Controller Chaos

While Returnal is not a PS5 graphical showcase on the level of say, Demon’s Souls, it still looks really good and runs at a mostly consistent 60fps, though it does dip every now and then ever so slightly in certain spots. Where Returnal does show its “new-gen” chops is in the ways it uses the DualSense controller. Barring Astro’s Playroom, this is the best usage of haptic feedback and adaptive triggers so far on the platform because it actually makes a difference in how you play. Sure, it’s cool to be able to feel rain drops on the controller, but what’s even cooler is having that added element of sensory feedback to let you know when your alt-fire is off cooldown in the form of a very specific feeling rumble in your controller.

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And while it takes a little bit of getting used to, I grew to love being able to aim down sight (ADS) by holding the left trigger halfway, and then pressing it all the way down to quickly go into an alternate fire. The triggers gave me just the right amount of resistance to the point where I never mistakenly pressed the trigger all the way down when I meant to ADS or vice-versa. And hey, if you don’t love it, there’s a classic control scheme that just keeps ADS on L2 and maps alt-fire to the R1 button, or you could just map the controls however you like.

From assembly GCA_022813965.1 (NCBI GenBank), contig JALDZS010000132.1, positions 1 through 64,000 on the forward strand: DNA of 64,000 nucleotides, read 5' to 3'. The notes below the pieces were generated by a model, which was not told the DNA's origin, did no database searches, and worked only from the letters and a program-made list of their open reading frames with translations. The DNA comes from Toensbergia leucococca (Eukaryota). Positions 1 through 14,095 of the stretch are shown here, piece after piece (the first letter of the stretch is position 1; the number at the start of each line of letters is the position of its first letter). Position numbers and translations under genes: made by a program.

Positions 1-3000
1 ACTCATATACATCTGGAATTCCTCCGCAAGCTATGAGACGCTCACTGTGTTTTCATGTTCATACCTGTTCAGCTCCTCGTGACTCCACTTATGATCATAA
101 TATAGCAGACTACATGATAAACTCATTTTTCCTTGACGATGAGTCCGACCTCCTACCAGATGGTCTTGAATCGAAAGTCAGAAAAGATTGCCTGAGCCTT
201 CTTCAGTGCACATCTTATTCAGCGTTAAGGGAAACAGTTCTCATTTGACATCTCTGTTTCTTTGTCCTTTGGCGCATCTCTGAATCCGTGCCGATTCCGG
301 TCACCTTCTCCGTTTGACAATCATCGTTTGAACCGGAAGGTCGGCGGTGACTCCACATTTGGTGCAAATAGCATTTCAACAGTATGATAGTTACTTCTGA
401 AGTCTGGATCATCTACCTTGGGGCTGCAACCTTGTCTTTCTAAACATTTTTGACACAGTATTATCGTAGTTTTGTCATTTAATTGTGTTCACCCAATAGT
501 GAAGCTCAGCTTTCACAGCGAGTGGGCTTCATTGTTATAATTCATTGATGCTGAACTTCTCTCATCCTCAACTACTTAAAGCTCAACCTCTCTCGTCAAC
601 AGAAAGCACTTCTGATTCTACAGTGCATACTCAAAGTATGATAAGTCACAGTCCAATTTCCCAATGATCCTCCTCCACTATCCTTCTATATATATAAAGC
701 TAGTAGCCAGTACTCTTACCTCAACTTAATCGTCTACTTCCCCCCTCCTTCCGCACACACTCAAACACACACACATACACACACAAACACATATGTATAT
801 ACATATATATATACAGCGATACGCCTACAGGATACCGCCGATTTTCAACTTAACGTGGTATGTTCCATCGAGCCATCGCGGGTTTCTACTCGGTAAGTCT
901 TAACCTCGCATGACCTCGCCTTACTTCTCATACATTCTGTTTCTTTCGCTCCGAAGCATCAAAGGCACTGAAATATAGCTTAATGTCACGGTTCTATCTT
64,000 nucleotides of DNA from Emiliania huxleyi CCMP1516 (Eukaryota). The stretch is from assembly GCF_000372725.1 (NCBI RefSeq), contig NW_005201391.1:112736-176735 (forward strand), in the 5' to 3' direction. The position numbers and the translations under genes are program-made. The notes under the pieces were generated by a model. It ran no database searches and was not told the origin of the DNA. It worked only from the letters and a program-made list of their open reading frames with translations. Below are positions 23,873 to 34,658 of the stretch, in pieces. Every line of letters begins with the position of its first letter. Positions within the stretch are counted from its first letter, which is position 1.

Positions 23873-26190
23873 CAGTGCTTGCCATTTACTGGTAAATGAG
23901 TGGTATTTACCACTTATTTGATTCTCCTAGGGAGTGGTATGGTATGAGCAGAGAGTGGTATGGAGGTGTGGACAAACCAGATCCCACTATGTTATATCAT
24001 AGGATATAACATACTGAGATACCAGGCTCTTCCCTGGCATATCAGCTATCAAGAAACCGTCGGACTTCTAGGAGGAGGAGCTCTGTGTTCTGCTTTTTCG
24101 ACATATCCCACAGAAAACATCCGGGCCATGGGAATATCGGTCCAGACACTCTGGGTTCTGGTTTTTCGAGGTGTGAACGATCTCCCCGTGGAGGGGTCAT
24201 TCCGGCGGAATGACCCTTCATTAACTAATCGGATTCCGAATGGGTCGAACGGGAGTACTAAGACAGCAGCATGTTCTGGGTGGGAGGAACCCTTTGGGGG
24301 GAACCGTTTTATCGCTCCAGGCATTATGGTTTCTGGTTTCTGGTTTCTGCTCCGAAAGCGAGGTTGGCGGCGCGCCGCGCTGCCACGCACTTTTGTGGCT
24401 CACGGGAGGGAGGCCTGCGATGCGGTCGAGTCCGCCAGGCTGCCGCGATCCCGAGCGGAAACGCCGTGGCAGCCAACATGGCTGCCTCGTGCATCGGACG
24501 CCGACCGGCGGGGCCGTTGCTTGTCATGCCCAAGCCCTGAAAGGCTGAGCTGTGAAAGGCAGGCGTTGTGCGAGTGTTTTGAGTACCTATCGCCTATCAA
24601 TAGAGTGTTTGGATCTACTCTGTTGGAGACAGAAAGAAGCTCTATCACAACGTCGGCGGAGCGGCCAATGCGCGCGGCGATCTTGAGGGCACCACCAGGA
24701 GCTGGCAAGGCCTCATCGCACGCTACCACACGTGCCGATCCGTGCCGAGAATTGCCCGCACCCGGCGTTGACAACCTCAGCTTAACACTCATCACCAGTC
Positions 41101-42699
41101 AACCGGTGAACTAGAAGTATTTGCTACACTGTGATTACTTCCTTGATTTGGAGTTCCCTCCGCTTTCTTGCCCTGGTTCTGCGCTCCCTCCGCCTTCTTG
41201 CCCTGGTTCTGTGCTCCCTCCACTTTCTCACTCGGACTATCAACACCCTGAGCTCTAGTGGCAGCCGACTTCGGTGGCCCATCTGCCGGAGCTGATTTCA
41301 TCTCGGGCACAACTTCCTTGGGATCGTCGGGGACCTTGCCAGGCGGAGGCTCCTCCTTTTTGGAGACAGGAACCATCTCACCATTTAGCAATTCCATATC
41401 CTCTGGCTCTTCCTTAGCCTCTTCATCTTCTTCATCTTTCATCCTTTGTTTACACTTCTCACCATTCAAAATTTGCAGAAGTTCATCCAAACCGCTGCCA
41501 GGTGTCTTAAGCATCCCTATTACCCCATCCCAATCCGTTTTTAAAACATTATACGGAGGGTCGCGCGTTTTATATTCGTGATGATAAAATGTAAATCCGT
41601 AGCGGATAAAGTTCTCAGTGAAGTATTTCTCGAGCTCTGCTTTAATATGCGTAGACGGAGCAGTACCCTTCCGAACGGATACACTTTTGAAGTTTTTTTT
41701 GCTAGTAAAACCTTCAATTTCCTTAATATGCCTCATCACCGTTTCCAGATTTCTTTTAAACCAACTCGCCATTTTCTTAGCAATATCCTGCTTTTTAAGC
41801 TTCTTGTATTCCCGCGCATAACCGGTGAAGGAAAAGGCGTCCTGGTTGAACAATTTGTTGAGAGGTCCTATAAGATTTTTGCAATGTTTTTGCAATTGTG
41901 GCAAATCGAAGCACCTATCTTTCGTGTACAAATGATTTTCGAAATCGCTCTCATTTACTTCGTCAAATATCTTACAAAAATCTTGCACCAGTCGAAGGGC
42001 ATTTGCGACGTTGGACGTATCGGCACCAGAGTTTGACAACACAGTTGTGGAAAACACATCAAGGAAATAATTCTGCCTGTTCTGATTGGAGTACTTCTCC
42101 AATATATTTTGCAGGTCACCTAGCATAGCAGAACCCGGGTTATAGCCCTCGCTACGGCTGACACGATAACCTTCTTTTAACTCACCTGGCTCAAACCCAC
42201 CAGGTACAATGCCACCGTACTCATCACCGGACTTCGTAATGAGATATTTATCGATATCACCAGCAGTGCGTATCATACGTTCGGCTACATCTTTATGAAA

There are also daily challenges which give you an opportunity to compete against other players for a high score under set conditions, which is a neat diversion and feels particularly fitting as a score-chasing arcade-style mode in a Housemarque game.

As I mentioned earlier, I’ve played Returnal for about 42 hours, but I actually rolled credits at around hour 18. Everything since then has been working toward uncovering a secret ending, finding all of the 80 xenocyphers hidden throughout the six levels, and trying to find as many lore-dropping audio logs as I can. Needless to say, there’s a lot of meat on this bone, and completionists will find plenty to keep them busy for quite a while.